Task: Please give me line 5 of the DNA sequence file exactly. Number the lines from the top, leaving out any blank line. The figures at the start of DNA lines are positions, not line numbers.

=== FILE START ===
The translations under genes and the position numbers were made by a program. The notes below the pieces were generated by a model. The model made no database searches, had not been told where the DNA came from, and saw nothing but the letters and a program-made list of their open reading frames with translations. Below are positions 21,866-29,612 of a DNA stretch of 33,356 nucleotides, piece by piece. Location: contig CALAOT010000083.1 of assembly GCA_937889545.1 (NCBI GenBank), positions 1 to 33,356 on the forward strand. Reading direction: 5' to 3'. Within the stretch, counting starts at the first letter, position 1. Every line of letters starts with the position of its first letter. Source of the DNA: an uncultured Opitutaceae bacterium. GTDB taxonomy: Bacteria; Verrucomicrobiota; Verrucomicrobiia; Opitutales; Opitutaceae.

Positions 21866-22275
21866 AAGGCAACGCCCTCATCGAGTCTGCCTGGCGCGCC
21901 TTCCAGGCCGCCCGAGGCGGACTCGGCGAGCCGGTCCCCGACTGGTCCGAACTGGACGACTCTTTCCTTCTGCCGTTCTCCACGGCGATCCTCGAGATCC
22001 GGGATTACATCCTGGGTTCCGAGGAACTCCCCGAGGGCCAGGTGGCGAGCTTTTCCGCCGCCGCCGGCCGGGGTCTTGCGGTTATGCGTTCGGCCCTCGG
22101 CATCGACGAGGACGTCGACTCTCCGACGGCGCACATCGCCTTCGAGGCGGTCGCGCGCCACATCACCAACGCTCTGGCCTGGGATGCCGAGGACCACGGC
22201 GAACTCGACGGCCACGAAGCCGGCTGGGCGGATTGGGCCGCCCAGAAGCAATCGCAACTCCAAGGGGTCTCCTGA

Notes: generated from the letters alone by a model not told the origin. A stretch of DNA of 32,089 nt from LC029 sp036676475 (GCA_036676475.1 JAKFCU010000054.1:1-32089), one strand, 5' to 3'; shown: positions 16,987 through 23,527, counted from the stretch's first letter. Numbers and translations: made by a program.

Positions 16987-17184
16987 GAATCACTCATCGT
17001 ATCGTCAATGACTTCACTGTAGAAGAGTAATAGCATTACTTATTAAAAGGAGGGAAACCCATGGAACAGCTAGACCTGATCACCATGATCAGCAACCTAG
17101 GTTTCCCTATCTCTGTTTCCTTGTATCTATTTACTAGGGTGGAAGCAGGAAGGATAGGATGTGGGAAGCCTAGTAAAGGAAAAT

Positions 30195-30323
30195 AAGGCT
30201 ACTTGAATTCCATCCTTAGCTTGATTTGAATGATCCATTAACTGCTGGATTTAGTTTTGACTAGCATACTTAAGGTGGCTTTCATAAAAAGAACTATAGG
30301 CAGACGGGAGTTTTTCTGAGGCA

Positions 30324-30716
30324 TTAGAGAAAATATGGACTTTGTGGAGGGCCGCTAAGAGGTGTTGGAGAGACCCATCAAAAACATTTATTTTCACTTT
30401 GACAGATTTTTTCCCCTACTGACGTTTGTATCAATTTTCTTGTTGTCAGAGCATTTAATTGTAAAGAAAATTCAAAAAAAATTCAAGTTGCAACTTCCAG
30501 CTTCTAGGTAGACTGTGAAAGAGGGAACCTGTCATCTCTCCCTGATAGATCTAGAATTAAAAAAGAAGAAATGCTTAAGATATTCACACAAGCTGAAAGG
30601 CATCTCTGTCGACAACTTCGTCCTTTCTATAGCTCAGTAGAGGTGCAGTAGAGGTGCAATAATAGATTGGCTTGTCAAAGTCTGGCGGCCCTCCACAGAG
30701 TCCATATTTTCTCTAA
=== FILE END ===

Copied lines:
22001 GGGATTACATCCTGGGTTCCGAGGAACTCCCCGAGGGCCAGGTGGCGAGCTTTTCCGCCGCCGCCGGCCGGGGTCTTGCGGTTATGCGTTCGGCCCTCGG